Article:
(Cambridge, MA) I wanted to enjoy WarholCapote more than I did. The script is adapted from actual conversations between two venerated artists of the 20th Century. I anticipated that it might offer some insight into their unique personas. And for some who watch this play, it will. Unfortunately, at the end of the day, WarholCapote is a two man show about two famous artists name dropping and gossiping like two grandpas at a checkerboard. It’s not for everyone, but it could be for you. Continue reading →
(Boston, MA) SpeakEasy took some risks in putting up Men On Boats. Boston audiences are composed of plenty of folks that consider themselves liberal until it’s inconvenient. For example, Bernie Bros were all about feminism and other equalities until Hillary became a real threat. Then the silk gloves of human decency came off. Boxing gloves went on. MOB is the kind of show that will test its audience. The characters portrayed are real but the actors onstage do not strictly identify as men. There’s plenty of unlady-like and un-white-like behavior up there. It’s bound to ruffle some “erasing our history” feathers.Continue reading →
Sung in German with supertitles, dialogue in German for performer acting and audience comprehension compatibility.
Review by Kitty Drexel
(Boston, MA) Beethoven nails the human condition with his only opera. Fidelio is about the lengths we go to for those we love. Yet, Beethoven reminds us, it is unwise to underestimate the insecurities of the vengeful. NEMPAC’s production was a challenging joy.Continue reading →
Trigger warning for drug use, and sharp, loud noises.
(Boston, MA) Some adults who identify as homeless choose to be there. This doesn’t account for all of them, merely some of the population. These people who do choose to live on the streets, or off the grid are still people. They deserve compassion, and respect. Boston forgets that. People forget that. Los Meadows helps us remember our shared humanity.Continue reading →
May 19 – June 11, 2017 Funhouse Lounge Portland, Oregon Fuse Theatre on Facebook
Review by Kitty Drexel
A very special thank you to Fuse Theatre and Funhouse Lounge for allowing me to review their excellent production!
(Portland, OR) Our existence is our resistance. One basic way we as minority community members can fight back against the current bullshit political crisis is by refusing to be silent or ignored. Theatre makers, we can make as much noisy, politically incorrect and socially unacceptable art. As the TCG 2017 Conference asked how we go about celebrating equity, diversity and inclusivity, I gathered by people. We ran across the bridge to Fuse Theatre’s production of Sordid Lives.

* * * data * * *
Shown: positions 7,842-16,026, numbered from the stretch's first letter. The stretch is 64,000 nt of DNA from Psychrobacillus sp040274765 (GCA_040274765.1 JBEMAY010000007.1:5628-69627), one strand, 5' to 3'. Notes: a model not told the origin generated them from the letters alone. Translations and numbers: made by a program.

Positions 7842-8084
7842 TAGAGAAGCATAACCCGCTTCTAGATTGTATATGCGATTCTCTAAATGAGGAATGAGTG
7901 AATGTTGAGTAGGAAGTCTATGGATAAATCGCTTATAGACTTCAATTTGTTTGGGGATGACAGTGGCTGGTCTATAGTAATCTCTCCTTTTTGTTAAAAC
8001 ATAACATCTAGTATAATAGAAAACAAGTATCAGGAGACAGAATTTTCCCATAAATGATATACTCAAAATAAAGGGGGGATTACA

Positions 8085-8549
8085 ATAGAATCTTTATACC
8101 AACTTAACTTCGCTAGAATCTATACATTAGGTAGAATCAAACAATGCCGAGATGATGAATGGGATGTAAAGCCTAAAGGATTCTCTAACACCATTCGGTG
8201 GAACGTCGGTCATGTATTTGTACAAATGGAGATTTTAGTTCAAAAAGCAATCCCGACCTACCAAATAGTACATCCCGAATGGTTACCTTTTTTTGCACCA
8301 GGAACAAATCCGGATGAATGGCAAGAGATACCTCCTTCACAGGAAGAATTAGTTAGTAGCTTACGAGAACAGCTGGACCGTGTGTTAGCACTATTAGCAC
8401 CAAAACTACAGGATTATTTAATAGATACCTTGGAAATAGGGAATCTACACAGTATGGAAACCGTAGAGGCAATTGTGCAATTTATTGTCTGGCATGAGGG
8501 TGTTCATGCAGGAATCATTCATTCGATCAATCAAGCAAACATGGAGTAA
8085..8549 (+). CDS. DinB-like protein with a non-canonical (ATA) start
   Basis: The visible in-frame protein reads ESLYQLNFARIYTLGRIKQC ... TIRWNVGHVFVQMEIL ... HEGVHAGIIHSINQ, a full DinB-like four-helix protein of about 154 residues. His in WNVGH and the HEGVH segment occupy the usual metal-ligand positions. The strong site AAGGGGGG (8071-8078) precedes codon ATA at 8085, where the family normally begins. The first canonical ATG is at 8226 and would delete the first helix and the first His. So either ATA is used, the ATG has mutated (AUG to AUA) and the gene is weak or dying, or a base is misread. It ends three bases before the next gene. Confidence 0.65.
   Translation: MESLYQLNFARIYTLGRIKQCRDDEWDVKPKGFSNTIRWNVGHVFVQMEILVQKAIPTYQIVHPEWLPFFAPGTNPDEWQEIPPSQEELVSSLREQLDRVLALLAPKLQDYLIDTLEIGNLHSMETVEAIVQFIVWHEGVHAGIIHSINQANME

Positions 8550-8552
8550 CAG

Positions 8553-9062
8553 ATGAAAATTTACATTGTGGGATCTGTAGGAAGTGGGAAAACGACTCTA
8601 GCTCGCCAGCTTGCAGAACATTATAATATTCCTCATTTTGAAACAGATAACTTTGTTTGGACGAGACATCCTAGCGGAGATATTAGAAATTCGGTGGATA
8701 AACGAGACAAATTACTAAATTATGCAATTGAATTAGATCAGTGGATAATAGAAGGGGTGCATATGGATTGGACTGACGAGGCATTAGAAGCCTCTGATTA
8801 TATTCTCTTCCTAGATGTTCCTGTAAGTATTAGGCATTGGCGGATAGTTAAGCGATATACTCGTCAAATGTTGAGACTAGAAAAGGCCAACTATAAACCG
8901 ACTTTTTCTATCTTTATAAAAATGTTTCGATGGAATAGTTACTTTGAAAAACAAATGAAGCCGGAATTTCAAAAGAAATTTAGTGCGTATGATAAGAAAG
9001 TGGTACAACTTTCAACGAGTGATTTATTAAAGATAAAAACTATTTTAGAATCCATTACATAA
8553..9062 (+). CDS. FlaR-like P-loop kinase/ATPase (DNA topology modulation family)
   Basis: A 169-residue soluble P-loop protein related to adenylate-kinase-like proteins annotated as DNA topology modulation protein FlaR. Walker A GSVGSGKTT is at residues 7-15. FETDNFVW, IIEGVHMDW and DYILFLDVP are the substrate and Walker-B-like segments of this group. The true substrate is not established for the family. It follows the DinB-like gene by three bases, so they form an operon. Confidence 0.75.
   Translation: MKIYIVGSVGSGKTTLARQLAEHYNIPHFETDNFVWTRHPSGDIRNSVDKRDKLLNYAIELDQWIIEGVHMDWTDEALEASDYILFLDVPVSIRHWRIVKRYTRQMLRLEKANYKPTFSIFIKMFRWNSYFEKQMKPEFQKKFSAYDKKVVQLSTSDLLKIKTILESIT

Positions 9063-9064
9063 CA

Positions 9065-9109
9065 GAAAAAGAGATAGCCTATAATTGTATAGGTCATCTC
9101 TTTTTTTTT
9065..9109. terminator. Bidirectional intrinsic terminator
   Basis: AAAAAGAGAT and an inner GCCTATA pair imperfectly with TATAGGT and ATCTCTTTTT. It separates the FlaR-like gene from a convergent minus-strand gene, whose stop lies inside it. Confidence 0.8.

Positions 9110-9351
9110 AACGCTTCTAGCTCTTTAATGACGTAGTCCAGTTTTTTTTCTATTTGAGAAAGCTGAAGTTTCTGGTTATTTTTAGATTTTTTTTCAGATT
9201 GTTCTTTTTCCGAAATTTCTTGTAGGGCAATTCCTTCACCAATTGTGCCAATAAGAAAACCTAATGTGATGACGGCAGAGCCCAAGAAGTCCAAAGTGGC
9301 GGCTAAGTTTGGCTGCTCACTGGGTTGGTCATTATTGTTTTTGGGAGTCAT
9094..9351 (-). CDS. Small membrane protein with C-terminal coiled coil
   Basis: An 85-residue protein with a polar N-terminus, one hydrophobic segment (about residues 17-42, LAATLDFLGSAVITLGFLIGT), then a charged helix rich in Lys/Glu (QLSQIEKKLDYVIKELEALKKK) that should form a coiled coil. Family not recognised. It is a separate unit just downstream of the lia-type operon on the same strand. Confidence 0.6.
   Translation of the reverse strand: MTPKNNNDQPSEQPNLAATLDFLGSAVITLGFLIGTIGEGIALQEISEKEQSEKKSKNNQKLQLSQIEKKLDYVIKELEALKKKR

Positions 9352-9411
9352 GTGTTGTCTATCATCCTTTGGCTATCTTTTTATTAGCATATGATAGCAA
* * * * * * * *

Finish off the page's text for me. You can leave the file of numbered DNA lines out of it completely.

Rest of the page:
Presented by Huntington Theatre Co.
By David Lindsay-Abaire
Directed by Jessica Stone
Original music by Mark Bennett
Choreography by Misha Shields
May 26 – June 25, 2017 South End
Calderwood Pavilion of the Arts
Huntington on Facebook
Review by Kitty Drexel
(Boston, MA) Times are not good right now in America. It’s hard being a freedom loving, feminist, liberal during a reign of political terror. Thank goodness there’s escapist theatre that warms the heart and only lightly pings the brain. Ripcord at the Huntington Theatre is just such a show. It isn’t high art. It isn’t activist art. It is a reminder that none of us are free until we’re all free.Continue reading →
(Dorchester, MA) The law isn’t interested in justice. It’s purpose is to execute “due process” as cheaply and swiftly as possible. It is historically, contemporarily, and immediately evident that the law performs based on the golden rule: he with the most gold (and the whitest skin) rules. Poverty means that an innocent man can spend the rest of his life in prison for a crime he didn’t commit. People of color get fucked by the legal system regularly. Praxis Stage’s Jesus Hopped the A Train isn’t fiction. It’s non-fiction utilizing fiction to blast unfortunate truths.Continue reading →
Glenn Perry Photography; Jennifer Ellis & Christiaan Smith.
Presented by SpeakEasy Stage Company Book by Marsha Norman Music, lyrics and orchestrations by Jason Robert Brown Based on the novel by Robert James Waller Directed by M. Bevin O’Gara Music directed by Matthew Stern Choreography by Misha Shields
Presented by Open Theatre Project Created by Lynda Backman, Molly Gilbert, Zahra A. Belyea, Sarah Jacobs, Rosie Mcinnes, Robin Abrahams, Hal Halper, J. Deschene, Lydia Jane Graeff, Athena-Gwendolyn Baptiste Directed by Lynda Bachman and Molly Gilbert
(Jamaica Plain, MA) OTP’s Fear Project tells human stories of insecurity and fragility. It is comprised in two halves of short vignettes strung to make a unified narrative. They slowly reveal the interconnected fears of an estranged brother and sister struggling to maintain their family ties. They suffer their secrets alone even as they project the same fears.Continue reading →